When it comes managing the long-term care of dual eligibles, many health systems are looking toward managed long-term supports and services (MLTSS). Unlike traditional Medicare and Medicaid, MLTSS would expand managed healthcare medical services to include personal support and other assistance.
Published Online: February 28, 2014
When it comes managing the long-term care of dual eligibles, many health systems are looking toward managed long-term supports and services (MLTSS). Unlike traditional Medicare and Medicaid, MLTSS would expand managed healthcare medical services to include personal support and other assistance. It also would replace the fee-for-service reimbursement model with a capitated, risk-based model in which a managed care organization (MCO) and its strategic care partners would control costs and improve outcomes by coordinating a patient’s care. The goal of this collaborative effort would be to provide services that will reduce a patient’s risk of hospitalization. This would include everything from providing them with an aide to giving them a taxi ride or a wireless scale.
“Done well, this model has the potential to improve the quality of life for those receiving care, and save money,” said
Howard Gleckman, resident fellow at The Urban Institute. However, he warns that, “Done poorly, it puts an extremely vulnerable population at even greater risk than it is today—and may not save money.”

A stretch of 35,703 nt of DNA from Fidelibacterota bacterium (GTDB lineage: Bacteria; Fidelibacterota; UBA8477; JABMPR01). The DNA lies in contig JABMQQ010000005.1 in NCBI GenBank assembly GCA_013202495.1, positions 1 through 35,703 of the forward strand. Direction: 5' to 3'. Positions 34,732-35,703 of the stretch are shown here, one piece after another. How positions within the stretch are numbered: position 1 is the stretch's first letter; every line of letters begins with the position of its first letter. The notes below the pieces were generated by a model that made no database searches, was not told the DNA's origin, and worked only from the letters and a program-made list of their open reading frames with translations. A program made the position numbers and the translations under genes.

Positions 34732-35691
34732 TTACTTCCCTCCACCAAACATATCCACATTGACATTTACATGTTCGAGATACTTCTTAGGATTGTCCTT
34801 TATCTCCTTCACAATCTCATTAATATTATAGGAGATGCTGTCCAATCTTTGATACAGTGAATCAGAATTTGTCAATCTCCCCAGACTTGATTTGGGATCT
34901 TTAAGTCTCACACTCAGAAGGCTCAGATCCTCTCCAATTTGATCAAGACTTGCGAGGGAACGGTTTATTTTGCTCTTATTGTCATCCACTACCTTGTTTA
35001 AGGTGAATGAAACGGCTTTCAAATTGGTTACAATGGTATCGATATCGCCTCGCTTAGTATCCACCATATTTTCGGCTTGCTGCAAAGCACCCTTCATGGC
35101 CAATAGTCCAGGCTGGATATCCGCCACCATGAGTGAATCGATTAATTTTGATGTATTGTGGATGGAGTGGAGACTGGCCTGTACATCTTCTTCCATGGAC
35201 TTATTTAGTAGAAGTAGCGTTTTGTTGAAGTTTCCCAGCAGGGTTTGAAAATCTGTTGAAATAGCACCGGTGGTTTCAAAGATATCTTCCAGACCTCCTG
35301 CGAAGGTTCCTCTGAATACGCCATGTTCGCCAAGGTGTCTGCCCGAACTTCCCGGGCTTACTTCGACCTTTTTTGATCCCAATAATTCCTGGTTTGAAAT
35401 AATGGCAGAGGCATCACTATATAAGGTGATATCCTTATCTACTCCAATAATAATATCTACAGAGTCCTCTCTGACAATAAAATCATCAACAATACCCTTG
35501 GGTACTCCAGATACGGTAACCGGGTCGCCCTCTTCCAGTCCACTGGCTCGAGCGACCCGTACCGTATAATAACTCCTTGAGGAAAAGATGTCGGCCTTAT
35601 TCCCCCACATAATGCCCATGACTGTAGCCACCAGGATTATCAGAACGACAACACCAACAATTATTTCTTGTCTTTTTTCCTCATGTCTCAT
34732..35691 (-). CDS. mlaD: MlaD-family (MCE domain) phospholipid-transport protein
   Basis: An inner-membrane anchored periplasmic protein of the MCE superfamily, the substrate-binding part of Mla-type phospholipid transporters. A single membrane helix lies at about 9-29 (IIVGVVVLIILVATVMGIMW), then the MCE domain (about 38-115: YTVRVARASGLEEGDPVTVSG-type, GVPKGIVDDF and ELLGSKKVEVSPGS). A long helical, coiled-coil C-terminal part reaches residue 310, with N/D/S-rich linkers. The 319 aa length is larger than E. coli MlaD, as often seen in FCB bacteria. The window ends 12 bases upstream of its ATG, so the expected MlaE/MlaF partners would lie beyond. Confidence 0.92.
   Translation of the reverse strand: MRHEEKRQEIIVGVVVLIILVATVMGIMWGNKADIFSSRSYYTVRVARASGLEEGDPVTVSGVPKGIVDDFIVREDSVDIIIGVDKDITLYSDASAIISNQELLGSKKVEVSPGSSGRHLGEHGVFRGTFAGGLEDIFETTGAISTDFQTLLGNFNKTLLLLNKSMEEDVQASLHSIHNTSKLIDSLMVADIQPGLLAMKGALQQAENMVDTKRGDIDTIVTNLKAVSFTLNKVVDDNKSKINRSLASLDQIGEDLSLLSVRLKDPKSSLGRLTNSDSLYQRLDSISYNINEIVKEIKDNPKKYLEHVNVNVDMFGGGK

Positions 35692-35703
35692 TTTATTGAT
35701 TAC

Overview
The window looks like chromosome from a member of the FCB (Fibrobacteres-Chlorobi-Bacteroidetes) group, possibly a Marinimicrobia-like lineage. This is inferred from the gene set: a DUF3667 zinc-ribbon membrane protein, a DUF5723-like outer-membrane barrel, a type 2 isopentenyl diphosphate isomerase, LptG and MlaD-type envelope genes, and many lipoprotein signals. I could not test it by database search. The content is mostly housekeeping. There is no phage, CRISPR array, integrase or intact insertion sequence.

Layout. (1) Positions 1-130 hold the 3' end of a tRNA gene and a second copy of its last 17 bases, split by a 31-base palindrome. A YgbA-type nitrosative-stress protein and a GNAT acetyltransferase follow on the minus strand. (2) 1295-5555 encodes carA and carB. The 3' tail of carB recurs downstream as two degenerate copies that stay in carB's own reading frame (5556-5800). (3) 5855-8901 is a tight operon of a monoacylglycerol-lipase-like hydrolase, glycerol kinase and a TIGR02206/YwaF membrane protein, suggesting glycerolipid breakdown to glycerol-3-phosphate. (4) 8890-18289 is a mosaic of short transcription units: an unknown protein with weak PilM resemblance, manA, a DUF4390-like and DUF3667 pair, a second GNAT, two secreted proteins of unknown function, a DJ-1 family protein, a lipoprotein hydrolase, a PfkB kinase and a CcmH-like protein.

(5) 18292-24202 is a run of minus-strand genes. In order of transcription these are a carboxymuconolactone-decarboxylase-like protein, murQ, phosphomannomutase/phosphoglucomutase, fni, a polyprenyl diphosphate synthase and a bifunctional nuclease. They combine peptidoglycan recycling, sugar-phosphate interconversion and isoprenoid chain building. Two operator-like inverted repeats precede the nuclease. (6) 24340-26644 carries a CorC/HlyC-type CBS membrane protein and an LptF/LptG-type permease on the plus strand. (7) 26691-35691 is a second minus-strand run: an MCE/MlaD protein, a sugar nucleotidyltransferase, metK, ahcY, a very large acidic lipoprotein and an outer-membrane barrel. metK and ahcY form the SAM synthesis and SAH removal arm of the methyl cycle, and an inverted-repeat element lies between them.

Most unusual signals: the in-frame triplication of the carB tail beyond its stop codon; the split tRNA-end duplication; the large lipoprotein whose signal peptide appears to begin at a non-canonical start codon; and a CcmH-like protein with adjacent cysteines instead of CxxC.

The Catholic Health Association (CHA) recently published a report
that detailed the opportunities and challenges it faces as it tries to manage the long‐term care of elderly patients. They suggest that MLTSS is a promising alternative to traditional models of Medicare and Medicaid, which are inefficient and costly.
“Because MLTSS is so new, there are limited data to support its efficacy,” the group said in the report. “However, there appear to be significant opportunities to address inefficiencies in the existing model.”
CHA said that traditional Medicare and Medicaid models incentivize volume rather than value. This can drive patients to the highest-cost providers, including hospitals or physicians, instead of to skilled nursing facilities or physician assistants—even though there is no difference in the quality of service provided by the lower-cost options. As well, CHA suggested that dual eligibles receive care through “2 largely disconnected payment streams.” Medicaid pays for supports and services, but not medical care. Medicare pays for medical costs, but not long-term supports and services.
“Make no mistake, this isn’t simple. Patients often have multiple, complicated chronic conditions. Getting docs, hospitals, and long-term care providers to pull together is hard even when their financial incentives are aligned. But the model at least has the potential to improve care for those with chronic illness or injury,” said Mr Gleckman. “If it works, don’t be surprised to see it expanded to include Medicare managed care or Medicare Advantage members.”
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